By Lisa Parker

Friends and family are often dumbfounded I don’t have band-aids in my house. With a 5 and 7 year old, you’d think I’d have a healthy supply. It’s not that my kids are aces at self-preservation. They scrape their knees and cut fingers like the best of them. They just don’t get a band-aid when it happens. We treat the wound, allow time for nature to do her thing and then move on.

So what’s my issue with band-aids? I hate the obsession some kids develop over band-aids. I’ve seen it many times. Well, it’s not just band-aid obsession. It morphs into wound obsession. “See this band-aid? This is the papercut I got while working on my crafts. And this band-aid is from falling down on the driveway. This one here is where Tommy whacked me with his truck. The one on my shoulder is from a bug biting me.” They are an adhesive patchwork quilt of misfortune.

Early on I made a promise to myself to do what I could to steer my kids away from focusing on the injuries and hurts in life.  I wanted them to acknowledge their pain, but move on to more positive experiences. I wanted to minimize reminders of what didn’t go so well. As a result, my kids are much more likely to reminisce about the leaps they took than the falls they experienced. They have yet to consider taking inventory of bruises, bumps and scrapes. We do count freckles. That’s just fun though.

I have to be honest and say some job seekers I meet are sporting too many band-aids. They’ve surrounded themselves with constant mental and physical reminders of frustrations and upsets. With a long list of professional and personal wounds, they are quick to make those wounds the focus of conversations with people. Rehashing all that hasn’t gone well, all of the times they’ve fallen or been pushed to the ground, is the order of the day. “This person was unfair…this person didn’t give me a chance…this person was rude…this person never called me back…this person didn’t like me.” What is this rehashing doing for them? Nothing. To an extent it might garner some sympathy, but it’s more often the person is viewed as a liability to be around. When someone appears to be easily hurt and slow to heal, who wants to risk being the next person to injure them? Not me. Not an employer. Not a networking contact.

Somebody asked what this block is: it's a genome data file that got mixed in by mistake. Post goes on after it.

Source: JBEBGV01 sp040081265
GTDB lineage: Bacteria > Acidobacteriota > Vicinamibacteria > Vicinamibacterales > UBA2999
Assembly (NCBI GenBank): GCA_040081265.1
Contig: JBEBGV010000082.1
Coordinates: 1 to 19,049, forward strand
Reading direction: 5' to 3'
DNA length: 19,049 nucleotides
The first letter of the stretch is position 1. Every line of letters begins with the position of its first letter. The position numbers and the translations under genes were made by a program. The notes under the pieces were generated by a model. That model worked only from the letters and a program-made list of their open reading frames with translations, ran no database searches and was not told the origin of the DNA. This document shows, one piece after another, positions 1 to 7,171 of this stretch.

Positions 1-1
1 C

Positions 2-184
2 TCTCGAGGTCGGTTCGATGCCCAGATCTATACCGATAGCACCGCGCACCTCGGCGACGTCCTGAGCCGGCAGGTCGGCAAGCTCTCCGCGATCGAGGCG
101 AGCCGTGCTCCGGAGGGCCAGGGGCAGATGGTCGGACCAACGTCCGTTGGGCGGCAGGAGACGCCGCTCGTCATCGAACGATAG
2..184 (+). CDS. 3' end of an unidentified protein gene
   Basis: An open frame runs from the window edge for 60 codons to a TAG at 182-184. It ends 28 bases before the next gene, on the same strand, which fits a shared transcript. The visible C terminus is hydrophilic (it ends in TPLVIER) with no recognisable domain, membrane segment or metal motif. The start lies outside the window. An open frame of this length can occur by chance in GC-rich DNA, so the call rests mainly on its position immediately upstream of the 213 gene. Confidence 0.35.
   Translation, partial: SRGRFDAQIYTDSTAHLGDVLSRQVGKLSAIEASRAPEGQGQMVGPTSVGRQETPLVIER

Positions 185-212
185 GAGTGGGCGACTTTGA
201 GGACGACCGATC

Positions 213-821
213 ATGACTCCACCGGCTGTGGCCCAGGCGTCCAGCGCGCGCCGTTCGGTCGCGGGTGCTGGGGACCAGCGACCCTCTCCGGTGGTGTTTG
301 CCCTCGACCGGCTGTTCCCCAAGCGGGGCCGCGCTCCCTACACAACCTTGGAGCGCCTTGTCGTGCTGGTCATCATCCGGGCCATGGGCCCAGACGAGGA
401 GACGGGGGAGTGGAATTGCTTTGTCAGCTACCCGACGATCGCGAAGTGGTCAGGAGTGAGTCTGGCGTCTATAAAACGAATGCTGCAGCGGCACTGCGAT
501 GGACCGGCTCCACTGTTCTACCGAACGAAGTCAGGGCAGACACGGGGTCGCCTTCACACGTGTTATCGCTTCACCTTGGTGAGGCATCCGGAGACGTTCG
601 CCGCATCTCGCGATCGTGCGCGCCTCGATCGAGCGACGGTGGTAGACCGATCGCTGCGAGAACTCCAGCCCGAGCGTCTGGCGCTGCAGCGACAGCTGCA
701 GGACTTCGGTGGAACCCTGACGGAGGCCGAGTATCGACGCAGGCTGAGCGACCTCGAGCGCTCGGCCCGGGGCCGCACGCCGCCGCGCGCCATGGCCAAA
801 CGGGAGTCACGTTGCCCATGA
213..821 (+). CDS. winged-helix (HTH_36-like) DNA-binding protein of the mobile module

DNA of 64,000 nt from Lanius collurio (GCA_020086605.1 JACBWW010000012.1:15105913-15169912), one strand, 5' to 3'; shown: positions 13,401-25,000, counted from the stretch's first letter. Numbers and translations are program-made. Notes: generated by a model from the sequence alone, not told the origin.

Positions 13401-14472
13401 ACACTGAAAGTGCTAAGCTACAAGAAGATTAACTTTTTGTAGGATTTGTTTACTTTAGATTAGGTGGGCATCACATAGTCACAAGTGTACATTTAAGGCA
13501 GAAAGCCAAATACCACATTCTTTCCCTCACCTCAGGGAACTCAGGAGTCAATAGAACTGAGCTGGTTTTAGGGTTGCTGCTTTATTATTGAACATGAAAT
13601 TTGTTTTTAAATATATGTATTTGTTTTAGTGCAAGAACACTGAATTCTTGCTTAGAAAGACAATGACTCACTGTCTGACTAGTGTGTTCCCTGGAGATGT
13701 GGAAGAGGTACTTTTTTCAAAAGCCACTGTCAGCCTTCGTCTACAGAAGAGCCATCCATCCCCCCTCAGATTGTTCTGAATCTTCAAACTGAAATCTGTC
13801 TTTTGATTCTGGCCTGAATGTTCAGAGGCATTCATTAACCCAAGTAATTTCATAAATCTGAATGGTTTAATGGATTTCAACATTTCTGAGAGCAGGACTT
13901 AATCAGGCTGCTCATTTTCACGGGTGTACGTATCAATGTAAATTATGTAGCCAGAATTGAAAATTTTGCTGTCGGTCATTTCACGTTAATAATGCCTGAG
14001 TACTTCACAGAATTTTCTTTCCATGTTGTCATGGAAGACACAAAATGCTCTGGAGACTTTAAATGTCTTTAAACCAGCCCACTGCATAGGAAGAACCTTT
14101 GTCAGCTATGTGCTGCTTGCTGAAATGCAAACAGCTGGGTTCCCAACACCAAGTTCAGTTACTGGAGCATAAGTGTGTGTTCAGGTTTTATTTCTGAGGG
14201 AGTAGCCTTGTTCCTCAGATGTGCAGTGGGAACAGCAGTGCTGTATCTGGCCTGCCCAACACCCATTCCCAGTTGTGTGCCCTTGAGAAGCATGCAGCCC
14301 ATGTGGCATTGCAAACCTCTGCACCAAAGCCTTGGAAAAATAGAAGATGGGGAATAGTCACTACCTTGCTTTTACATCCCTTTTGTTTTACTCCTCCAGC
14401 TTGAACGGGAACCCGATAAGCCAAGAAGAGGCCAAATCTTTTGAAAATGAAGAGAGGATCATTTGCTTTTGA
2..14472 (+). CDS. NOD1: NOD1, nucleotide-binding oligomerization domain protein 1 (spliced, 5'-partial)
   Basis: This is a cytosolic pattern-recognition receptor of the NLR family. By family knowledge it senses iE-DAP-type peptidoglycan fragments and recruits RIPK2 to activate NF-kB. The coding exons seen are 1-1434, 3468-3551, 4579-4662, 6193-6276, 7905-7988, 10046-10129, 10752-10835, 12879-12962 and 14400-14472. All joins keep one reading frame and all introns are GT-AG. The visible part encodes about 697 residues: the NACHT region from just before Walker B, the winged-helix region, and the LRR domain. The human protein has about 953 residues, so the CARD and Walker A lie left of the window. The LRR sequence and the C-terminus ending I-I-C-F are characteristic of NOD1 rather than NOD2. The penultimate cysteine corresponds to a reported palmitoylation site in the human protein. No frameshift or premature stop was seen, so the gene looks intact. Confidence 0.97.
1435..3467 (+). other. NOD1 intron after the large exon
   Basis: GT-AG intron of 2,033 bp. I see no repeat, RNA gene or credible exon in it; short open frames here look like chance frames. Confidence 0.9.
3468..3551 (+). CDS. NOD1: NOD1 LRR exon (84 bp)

Lisa joined the Michigan State University Alumni Association as Director of Alumni Career & Business Services on May 1, 2012. Her primary focus is to develop effective networking and resource channels for experienced alumni interested in professional development and job search strategy assistance. Additionally, Lisa works directly with corporate, education, foundation and government partners seeking to attract qualified talent, retain and develop good employees, and establish collaborative relationships in line with their established goals and objectives.

With 15+ years’ experience in third party recruiting, Lisa offers a balanced understanding of both employee and employer perspectives.

Lisa is a firm advocate of the networking process and considers it a vital element in a successful job search. In addition to helping job seekers develop and best utilize networking contacts, Lisa shares her knowledge and insight-gained aiding corporate recruiting efforts-to give Spartan job seekers an edge in terms of lead sourcing, resume presentation and interview strategy.

Among Lisa’s notable accomplishments: Prima Civitas Foundation Scholar; Michigan Works Association Volunteer of the Year; Pink Slip Mid Michigan Planning Committee; career content blogger.

The opinions expressed here are the views of the writer(s) and do not necessarily reflect the views and opinions of Michigan State University.


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